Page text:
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By Shane Ridley
In May 2018 the Profesional Standards Agency (PSA) published a Review which highlights the lessons learned about the Nursing and Midwifery Council's (NMC) handling of investigations into the clinical competence and integrity of the Midwifery Unit at Furness General Hospital (FGH) following concerns raised by, amongst others, the parents, the Cumbria police and the Kirkup Report (The Report of the Morecambe Bay Investigation chaired by Dr Bill Kirkup, CBE, published in March 2015). This Review makes a harrowing read. It is about 16 babies and 3 mothers who died. It highlights a catastrophic sequence of events where, effectively, no-one took responsibility to investigate concerns and to stop bad practice. It is quite clear that poor clinical practice had been witnessed where babies and women died who need not have died, and that some of the deaths occurred after it was discovered that there was a problem in this unit, including in the years after the Kirkup Report was published.
This Review concentrates on the NMC's "approach to the value of evidence from and communication with patients and the NMC’s commitment in practice to transparency." The Review is long and detailed and describes a time line from 2004 to 2017. I recommend that it is read in its entirety to understand the full failure of all the systems and organisations involved; you may find that you form a different view from that of the many press reports which have been made about various aspects of the many failures.
Section 2 of the Review describes the factual background, and how and when concerns were raised at the FGH. It describes the investigations and the inquests, and the involvement of the NMC and Care Quality Commission (CQC). Cumbria Police investigated clinical concerns which they passed to the NMC and the Ombudsman published reports of investigations, forwarding them to the Strategic Health Authority. The NMC received its first complaint about midwives at the hospital in 2009 and yet it did not complete the process of evaluating these complaints until July 2017, when the Conduct and Competence Committee heard the last of them - 64 in total. The time line in the Appendix of the Review makes for excruciating reading.
This section also describes the Local Supervisory System and the reasons for its subsequent abolishment in 2017, as well as changes to the NMC’s Fitness to Practice system.
Section 3 details the babies and mothers who died and the consequences for the families. The names of the families and the midwives are not released, although they have been in the public domain many times. There is much shocking information about the deaths, the terrible experiences the parents have endured (including not being believed or having had their own evidence not being accepted in the investigations), the useless investigations, the disrespectful midwives and above all the failure of the NMC to ensure the Fitness to Practice of midwives. The midwives, too, were subjected to intense and unnecessary pressure over many years as the NMC failed in their responsibilities to undertake a timely and fair investigation. What was not made clear in most of the media reports was how widespread the failures were. Failures were by no means isolated to the midwifery department - the obstetric team and indeed the Trust management all bear responsibility for these unnecessary deaths.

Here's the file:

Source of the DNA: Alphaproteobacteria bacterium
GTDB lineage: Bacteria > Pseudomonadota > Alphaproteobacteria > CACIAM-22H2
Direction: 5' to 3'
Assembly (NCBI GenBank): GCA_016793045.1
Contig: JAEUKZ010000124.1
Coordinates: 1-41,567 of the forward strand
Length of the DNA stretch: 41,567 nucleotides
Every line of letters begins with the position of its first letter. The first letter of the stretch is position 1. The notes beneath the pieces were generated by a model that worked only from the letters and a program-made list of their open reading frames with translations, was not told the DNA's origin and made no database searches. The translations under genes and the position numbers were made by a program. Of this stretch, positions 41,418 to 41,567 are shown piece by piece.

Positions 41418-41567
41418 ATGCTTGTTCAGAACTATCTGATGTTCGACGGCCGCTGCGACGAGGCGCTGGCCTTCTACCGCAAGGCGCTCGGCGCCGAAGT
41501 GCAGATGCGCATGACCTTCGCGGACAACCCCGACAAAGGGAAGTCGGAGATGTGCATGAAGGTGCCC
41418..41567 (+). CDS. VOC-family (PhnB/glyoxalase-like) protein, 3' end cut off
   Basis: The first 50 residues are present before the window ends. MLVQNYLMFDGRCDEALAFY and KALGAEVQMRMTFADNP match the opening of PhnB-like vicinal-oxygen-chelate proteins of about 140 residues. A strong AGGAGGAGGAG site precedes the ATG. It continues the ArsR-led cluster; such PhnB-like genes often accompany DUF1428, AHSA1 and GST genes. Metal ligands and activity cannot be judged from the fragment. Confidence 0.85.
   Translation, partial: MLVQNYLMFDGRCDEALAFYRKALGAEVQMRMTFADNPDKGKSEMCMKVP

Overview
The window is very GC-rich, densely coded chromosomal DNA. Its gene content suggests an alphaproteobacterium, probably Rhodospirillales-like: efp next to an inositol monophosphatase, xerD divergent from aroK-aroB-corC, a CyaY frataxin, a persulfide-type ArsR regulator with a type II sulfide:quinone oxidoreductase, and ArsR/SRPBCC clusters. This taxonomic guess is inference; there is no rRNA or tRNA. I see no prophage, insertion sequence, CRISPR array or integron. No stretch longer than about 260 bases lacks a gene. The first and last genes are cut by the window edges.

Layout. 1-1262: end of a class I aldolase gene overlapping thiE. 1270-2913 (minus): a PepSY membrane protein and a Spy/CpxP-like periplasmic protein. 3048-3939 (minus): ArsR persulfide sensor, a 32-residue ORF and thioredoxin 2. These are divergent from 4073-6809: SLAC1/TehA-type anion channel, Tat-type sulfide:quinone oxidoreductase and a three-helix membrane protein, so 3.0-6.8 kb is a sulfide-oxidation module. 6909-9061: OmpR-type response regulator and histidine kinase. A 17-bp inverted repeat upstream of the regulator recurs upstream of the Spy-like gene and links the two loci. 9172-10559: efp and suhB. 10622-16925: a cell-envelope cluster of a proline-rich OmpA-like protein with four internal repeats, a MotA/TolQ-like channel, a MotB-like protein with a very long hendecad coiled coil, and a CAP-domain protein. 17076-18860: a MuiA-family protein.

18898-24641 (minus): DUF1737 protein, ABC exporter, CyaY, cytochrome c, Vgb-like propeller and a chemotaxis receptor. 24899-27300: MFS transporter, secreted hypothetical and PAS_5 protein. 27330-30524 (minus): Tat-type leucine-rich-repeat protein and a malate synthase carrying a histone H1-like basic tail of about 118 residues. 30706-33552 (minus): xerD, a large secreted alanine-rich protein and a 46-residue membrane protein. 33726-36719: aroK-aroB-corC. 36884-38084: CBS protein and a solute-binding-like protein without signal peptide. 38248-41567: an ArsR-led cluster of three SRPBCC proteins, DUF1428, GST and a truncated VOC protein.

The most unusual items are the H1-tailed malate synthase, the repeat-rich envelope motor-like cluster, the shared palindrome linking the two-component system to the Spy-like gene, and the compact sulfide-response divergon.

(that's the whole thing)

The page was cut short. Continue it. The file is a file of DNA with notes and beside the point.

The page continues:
In 2012, a Freedom of Information Act question about the Midwifery Unit at FGH disclosed that 19 claims had been notified to the NMC in respect of events from 1 January 2009 onwards and that there had been a sharp rise in claims in respect of untoward incidents after 1 January 2007. And yet it was not until June 2015, when the Kirkup report was published and further information received from the Kirkup Investigation team, that a full investigation into the standard of the supervisory reports by the midwives was undertaken by the NMC. Nine supervisory reports were considered by an expert. The investigation took such a long time not least because of difficulties obtaining information from the Trust and the NMC. These included supervisory reports carried out by a midwife in respect of four families. The midwife subsequently admitted her mistakes and agreed that she ought to be struck off. This case was completed eight years after a parent first raised concerns about the adequacy of the midwife’s investigations and five years after the midwife had retired.
Section 4 of the Review focuses on the NMC's "approach to the value of evidence from and communication with patients and the NMC’s commitment in practice to transparency", and what can be learned.
The Review has a series of comments and criticisms about what they found at the NMC but one of the most significant is the one highlighting its lack of clinical knowledge. This is even more profound given that the NMC argued the point with the investigators, maintaining that they didn’t need midwifery clinical advisors. The Review finds that there was a lack of understanding of what the cases were about and why the issues had been raised. This was combined with poor record keeping and communication by the NMC to create a situation which led to disaster.
The Trust’s Head of Midwifery (in Morecambe) told the investigation: "I was dealing with screening people, or investigating managers, or fitness to practice investigators who have no midwifery background or knowledge. And I think that’s the real gap in the NMC as well, that actually some of what we experienced might not have happened if we had actually had the midwifery practitioners doing that screening or the investigation."
The Review also finds that the NMC did not engage properly with the families affected by the events, either in asking them for information, keeping them informed or indeed addressing their concerns. Rather than looking beyond the individual cases, it was found that too much emphasis was put on trying to win the case rather than look at the wider public protection concerns.